Naive Expert Greater Threat than Fake News

Writer, occasional visiting professor, and “renowned public scholar,” John Warner takes to social media regularly to opine about the failures of pundits and high-profile Op-Ed commentators, notably the ever-dreadful David Brooks. This Tweet strikes at what I have labeled the “naive expert”:

My response was something like “Welcome to my world!” since educators, practitioners and scholars, have worked through the high-stakes accountability era under that exact environment: Politicians, the public, and pundits holding forth on teaching and learning as if no practice or research has ever existed, and then, policy being adopted that seems at times purposefully endorsing what practice and research explicitly reject.

For just one glimpse into “my world,” consider that a couple years ago a journalist at a newspaper reached out to me through social media. When we talked by phone, the journalist immediately confessed that they had taken the education reporter position to get in the door; the journalist has no background in education, or even in covering education as a journalist.

This is a routine fact I witness constantly—journalists have training in journalism (itself a serious problem, as I have confronted often) and then are expected to navigate topics and fields simply by seeking out both sides of the issue, despite having no expertise for determining the credibility of any claims about the topic.

The result is that most media coverage of education is at best misleading, and often in ways that contribute to flawed public perceptions and decades of misguided policy.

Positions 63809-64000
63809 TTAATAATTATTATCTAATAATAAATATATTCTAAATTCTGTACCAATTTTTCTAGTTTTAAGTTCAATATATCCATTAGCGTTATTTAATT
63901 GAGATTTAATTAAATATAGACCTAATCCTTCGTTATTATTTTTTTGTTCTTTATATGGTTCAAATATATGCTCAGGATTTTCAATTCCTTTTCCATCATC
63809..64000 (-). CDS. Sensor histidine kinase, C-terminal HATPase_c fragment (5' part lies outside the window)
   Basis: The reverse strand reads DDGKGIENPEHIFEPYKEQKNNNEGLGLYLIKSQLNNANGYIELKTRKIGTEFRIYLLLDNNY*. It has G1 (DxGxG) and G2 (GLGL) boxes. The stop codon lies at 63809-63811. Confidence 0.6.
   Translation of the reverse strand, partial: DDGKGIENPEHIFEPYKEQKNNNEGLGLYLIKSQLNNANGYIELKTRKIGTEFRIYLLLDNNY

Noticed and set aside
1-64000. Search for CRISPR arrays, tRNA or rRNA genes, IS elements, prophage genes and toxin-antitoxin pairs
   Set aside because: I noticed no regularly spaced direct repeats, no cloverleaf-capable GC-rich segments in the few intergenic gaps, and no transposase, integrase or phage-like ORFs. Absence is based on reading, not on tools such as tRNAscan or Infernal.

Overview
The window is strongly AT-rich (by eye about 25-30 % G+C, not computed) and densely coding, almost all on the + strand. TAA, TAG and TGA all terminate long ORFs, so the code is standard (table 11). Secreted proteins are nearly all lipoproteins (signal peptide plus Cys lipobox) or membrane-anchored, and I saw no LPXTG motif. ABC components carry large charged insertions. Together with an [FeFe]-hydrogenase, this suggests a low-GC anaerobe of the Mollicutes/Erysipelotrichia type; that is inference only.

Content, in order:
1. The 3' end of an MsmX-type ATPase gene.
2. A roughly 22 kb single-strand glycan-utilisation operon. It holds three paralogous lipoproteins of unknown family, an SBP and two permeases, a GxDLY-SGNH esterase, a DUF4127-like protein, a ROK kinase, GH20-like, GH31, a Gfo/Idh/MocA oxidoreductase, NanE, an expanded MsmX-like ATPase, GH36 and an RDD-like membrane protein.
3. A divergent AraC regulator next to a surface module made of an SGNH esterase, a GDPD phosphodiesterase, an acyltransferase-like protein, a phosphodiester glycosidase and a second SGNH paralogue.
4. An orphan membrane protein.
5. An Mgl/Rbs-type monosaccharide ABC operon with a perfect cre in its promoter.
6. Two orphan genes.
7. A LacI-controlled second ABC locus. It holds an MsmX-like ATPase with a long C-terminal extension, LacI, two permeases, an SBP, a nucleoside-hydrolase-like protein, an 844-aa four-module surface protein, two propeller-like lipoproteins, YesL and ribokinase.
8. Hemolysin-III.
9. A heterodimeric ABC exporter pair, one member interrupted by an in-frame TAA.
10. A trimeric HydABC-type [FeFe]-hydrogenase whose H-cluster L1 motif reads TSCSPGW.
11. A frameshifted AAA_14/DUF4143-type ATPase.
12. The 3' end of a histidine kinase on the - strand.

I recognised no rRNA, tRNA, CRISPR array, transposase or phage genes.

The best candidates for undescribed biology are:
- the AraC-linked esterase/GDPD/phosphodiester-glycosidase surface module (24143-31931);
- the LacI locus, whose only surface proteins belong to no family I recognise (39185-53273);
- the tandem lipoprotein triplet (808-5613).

Concurrent to Warner’s confronting naive experts—who pose far greater threats to our democracy than fake news—one of the poster boys for the arrogance of public commentary absent any real expertise or experience in the field, Jonathan Chait, held forth about the Obama education legacy, arguing that this legacy is positive but ignored.

Chait suffers from the Columbus effect—”Look! I found this thing!”—and appears completely clueless that throughout the Obama administration, scholars and educators mostly rejected Obama’s education reform agenda that was almost indistinguishable from the equally flawed education agenda under George W. Bush (see this edited volume and my essay).

While Chait benefits from his bully pulpit as a christened public intellectual, most people will fail to read the far more credible and evidence-based responses from Peter Greene and Jersey Jazzman.

Greene dismantles Chait through a series of 9 powerful points, and I want to note that #5 (“Chait doesn’t know what the “sides” are”) serves as an excellent entry point into my own post from 2013 that frames the education reform “sides” in ways that Chait cannot fathom. Chait is trapped in making everything about partisan politics, instead of having experience and expertise in education, which would help him see that ideology is more powerful than crass partisan politics.

Jersey Jazzman builds on Greene’s post and offers a very important framing; naive experts fumble fields in which they have no credibility, but scholars in one discipline often tread into other disciplines in the same sort of ham-fisted ways [1]: